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Is there such a thing as the female conscience?
November 19, 2012 9:56 AM   Subscribe

Jean Bethke Elshtain asks, 'Is there such a thing as the female conscience?'
"...in reality, there is no bright line between the male and female conscience, nor can we say that there is no distinction whatsoever. What we find is a fluid world in which male and female are the same yet different. Just how different is open-ended."
"On the ground, men and women are not moral strangers to one another, despite all the talk about Mars and Venus and the like. Our differences are individual; our similarities are, quite simply, human."
via Arts & Letters Daily
posted by talitha_kumi (29 comments total) 6 users marked this as a favorite

 
Holy crap was I surprised to see a woman wrote this. This sounds so much like it'd be something a stuffy guy who thinks he's just had this groundbreaking epiphany would write.
posted by EmpressCallipygos at 10:11 AM on November 19, 2012 [6 favorites]


Men are from Mars, Women are also from Mars.
posted by 2bucksplus at 10:28 AM on November 19, 2012 [4 favorites]


The jury is still out on Jean Bethke Elshtain. Does she want to be political philosophy's Peggy Noonan? Or its Phyllis Schlafly?

In either case, her full-throated support for the second Iraq war and George W. Bush's bellicose idiocy ought to have robbed her of a place at the moralizing table. Alas, her social capital and the torpor of the academy will prevent that from ever happening. In a better world, Elshtain and Judith Butler would be locked in a room together with only a copy of Plato's Republic and Burroughs's The Soft Machine to keep them occupied.

Then the rest of us could get on with the business of fashioning a decent society.
posted by R. Schlock at 10:29 AM on November 19, 2012 [6 favorites]


Is there such a person as Jean Bethke Elshtain? Yes.
posted by Damienmce at 10:30 AM on November 19, 2012


I feel kind of out of the loop here. I consider myself fairly well-read, but I have never heard of "the female conscience." I don't appear to be the only one, however; the entire first page of results for a google search for "female conscience" seems to be from the same "female conscience" themed issue of a magazine called VQR.

So I guess the answer is "no." There is no such thing, nor has anyone ever thought there was, nor has anybody ever talked about it. VQR appears to have invented the phrase.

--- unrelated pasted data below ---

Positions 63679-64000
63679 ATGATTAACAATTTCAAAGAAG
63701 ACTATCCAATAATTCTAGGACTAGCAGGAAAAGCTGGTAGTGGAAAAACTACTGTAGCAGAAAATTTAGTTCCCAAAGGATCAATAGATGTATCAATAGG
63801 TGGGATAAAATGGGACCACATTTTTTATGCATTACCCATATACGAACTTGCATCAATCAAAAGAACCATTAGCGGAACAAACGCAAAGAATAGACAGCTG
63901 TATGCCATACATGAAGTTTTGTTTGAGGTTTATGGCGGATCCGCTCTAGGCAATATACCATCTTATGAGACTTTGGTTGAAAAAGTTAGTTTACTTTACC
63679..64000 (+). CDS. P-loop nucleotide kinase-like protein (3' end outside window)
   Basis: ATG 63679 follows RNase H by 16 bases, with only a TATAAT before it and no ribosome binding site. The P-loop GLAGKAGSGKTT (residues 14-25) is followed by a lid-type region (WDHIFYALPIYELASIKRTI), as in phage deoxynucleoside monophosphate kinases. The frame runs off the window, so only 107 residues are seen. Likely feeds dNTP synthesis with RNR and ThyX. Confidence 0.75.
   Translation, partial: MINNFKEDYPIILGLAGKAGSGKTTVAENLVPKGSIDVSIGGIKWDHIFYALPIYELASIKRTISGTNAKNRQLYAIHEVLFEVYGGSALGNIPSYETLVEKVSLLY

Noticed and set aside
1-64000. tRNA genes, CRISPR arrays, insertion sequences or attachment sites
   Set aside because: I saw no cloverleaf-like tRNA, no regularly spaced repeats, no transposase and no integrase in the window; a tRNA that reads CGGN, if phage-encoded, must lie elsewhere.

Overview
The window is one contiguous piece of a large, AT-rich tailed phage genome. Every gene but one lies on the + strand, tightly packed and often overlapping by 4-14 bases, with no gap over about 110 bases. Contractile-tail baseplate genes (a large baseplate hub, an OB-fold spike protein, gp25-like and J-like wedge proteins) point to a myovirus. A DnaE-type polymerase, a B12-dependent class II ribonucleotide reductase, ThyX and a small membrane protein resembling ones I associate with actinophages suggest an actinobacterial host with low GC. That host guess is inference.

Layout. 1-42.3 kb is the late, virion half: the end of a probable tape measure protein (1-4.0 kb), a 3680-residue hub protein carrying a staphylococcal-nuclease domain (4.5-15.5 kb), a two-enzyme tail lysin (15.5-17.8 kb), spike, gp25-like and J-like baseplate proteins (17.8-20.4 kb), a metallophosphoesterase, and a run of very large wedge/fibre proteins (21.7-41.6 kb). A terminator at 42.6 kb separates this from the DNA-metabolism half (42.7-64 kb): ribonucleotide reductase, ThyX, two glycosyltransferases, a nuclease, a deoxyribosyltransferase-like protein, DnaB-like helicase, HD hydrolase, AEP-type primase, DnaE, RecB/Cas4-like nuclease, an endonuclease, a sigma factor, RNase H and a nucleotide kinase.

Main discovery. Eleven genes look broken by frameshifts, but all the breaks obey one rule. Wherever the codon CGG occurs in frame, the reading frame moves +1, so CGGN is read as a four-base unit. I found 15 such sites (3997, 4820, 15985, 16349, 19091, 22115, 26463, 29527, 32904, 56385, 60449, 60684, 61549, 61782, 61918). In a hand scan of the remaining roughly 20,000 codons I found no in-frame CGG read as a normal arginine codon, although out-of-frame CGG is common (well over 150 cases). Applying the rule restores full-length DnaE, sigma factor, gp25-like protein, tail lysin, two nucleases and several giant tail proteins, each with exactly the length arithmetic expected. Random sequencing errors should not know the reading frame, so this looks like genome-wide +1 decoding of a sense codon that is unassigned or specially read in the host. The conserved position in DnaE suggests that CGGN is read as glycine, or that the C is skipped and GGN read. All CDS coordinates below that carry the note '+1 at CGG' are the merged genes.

I look forward to being proven wrong.
posted by koeselitz at 10:33 AM on November 19, 2012 [5 favorites]


What a tortured idiotic essay...
posted by sfts2 at 10:33 AM on November 19, 2012


I liked the part where, after setting her essay up as a vaguely chronological overview of figures and cultures that are esteemed by the American freshman-year-survey-course cannon, she used the phrase "Arab women" as a placeholder for "Muslim women" as a placeholder for "oppressed women."

I also liked the part where she asked herself some questions, responded with more questions, said she couldn't possibly know, and then went back to sweeping citations.
posted by evidenceofabsence at 10:36 AM on November 19, 2012 [4 favorites]


The weakening of the moral center, the crises in our basic formative institutions (family, school, church) taken singly or together, afford a picture of a society losing its moral bearings.

In the past few decades society has gone from keeping homosexuals in the closet, to wary toleration and now to increasingly widespread acceptance on the basis of equality. Multiculturalism has become deeply entrenched. This looks to me like society is gaining its moral bearings.
posted by justsomebodythatyouusedtoknow at 10:36 AM on November 19, 2012 [15 favorites]


Damn, that essay read as if it had been beamed in from 1956.
posted by jokeefe at 10:42 AM on November 19, 2012 [3 favorites]


Damn, that essay read as if it had been beamed in from 1956.

And with the "unnecessary verbiage" and "convoluted syntax" filters turned on. I felt vaguely oppressed just trying to push through that net of words....
posted by GenjiandProust at 10:50 AM on November 19, 2012


I took a class by Elshtain, and was displeased by the stated requirement that essays use jargon like "reify" and "valorize" as much as possible. We were penalized for failing to use jargon whenever possible.